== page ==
Can Twitch tweak your diet?
Research shows that some Twitch users are vulnerable to negative influences as a result of nutrient-poor food endorsements.
Research has shown that food advertisements on Twitch can lead to the cravings for and purchasing of nutrient-poor foods, such as confectionary and energy drinks.
Researchers at Penn State and Dartmouth College found that advertisements on the social media platform can have an impact on adolescents and young adults in particular.
Twitch is a streaming platform that allows viewers to have conversations while sharing a common video feed. It’s a rapidly growing site, with more than six billion hours of content viewed on the platform during the first three months of 2021.
“Endorsement deals on Twitch can be worth many millions of dollars, and younger people — who are always attractive to advertisers — are moving their eyeballs away from television into these more interactive forms of entertainment, often to Twitch specifically,” the study’s co-author, Travis Masterson, explained.
The research team recognised that as the popularity of Twitch has increased, advertising for junk foods like confectionery and energy drinks have also become more common on the platform.
The research team recruited 568 Twitch users through the website Reddit, who were predominantly male and either non-Hispanic White or Asian. Three existing tools for measuring food cravings were used to understand whether researchers could predict the users that were more susceptible to food advertising.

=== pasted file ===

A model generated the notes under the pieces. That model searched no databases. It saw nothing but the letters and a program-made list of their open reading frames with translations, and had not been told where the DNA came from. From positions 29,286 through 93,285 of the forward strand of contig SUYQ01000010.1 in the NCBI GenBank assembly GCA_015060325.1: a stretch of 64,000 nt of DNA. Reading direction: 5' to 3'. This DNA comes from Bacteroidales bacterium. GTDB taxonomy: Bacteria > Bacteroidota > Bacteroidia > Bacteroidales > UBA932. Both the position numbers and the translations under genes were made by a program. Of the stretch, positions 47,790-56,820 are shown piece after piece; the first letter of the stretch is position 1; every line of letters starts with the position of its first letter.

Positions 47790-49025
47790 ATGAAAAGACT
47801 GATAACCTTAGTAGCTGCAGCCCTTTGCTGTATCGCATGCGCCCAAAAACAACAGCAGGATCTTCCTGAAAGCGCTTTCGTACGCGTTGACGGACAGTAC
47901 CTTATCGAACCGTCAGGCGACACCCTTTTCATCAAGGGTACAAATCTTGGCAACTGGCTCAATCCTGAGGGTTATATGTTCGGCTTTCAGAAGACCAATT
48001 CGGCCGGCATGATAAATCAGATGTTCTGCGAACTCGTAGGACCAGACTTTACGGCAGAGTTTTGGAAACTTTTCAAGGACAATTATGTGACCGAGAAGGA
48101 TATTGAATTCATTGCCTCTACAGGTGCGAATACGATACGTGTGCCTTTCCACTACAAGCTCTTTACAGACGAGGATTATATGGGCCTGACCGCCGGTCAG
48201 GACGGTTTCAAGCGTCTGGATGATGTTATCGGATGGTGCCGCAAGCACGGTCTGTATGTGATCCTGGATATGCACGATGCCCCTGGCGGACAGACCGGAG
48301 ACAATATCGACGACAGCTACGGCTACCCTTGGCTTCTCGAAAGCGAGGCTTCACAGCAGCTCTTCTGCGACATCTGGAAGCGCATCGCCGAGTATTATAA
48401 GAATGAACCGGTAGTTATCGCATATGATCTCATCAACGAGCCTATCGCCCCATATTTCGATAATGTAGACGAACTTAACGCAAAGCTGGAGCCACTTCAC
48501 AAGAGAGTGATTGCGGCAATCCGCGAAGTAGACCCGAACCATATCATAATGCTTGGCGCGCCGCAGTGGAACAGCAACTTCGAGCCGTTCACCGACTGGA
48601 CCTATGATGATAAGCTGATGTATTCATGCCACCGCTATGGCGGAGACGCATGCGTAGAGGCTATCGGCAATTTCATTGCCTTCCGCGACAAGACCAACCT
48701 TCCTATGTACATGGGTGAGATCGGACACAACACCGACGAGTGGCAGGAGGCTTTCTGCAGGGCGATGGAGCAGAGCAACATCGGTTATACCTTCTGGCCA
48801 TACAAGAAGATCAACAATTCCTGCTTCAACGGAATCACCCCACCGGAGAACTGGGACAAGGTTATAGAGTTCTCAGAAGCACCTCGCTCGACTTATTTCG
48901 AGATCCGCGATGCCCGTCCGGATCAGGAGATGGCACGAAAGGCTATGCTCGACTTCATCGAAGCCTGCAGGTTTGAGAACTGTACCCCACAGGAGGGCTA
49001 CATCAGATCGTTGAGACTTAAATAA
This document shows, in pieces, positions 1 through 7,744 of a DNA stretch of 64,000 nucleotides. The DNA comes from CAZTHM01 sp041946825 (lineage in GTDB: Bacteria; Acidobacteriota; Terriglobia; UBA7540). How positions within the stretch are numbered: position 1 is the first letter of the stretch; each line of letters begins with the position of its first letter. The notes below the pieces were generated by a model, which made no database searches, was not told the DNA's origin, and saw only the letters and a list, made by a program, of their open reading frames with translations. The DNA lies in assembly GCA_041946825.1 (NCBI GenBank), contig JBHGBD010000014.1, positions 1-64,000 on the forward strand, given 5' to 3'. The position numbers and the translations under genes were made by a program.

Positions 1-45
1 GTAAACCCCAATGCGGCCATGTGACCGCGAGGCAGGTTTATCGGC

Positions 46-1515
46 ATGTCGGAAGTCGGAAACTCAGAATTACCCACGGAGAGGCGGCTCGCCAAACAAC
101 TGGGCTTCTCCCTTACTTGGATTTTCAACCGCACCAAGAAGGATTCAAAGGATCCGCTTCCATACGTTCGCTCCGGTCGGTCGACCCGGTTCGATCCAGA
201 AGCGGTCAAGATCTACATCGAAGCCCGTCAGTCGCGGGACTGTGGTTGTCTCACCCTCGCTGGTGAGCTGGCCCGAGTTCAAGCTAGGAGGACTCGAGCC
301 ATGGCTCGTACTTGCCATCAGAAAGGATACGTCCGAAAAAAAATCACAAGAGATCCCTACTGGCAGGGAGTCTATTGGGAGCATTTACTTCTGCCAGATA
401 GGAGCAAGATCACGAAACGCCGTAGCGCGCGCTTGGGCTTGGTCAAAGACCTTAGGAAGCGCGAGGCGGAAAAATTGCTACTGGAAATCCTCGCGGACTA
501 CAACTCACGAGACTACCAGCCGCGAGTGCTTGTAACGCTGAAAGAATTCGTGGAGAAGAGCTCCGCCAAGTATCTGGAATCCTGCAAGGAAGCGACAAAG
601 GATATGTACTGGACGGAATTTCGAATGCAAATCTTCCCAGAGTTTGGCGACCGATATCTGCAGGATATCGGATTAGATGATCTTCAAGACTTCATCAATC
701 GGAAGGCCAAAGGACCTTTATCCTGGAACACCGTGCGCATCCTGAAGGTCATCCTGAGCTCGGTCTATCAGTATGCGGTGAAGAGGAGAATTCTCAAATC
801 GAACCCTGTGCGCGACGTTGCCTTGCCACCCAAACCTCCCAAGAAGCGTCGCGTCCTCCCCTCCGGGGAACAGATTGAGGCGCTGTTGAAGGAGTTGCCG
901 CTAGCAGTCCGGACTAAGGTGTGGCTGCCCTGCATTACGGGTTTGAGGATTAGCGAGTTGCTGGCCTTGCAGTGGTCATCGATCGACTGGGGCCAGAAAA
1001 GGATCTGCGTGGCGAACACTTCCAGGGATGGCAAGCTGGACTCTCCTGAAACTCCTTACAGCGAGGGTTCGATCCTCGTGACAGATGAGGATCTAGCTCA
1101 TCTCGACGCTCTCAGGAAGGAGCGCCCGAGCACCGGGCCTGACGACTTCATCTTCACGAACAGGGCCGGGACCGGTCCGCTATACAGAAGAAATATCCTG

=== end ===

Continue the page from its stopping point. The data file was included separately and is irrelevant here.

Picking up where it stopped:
The team posed questions from an instrument known as the External Food Cue Responsiveness inventory. Highly susceptible viewers endorsed the following statements: “I want food or drinks that I see others eating”, “I want to eat when people talk about food” and “I notice restaurant signs/logos”.
Fifteen percent of study participants reported experiencing cravings for products they saw advertised on Twitch, and 8% reported buying the advertised products.
“This is a single study, and these results cannot be generalised to everyone, but the study still has broad implications,” said Masterson. “This research shows that some people are highly susceptible to advertising and that the External Food Cue Responsiveness inventory can help researchers identify those vulnerable people.
“Advertising is pervasive for a reason: it works, and companies understand how it works. People tend to understand that children are susceptible to advertising messages, but we often like to think that once we grow up and start making our own decisions, adults are immune to advertising’s power. But advertising didn’t grow to be a $100 billion-plus industry in the United States because it is ineffective. Advertising works on us, and on a subset of us, it is especially effective.”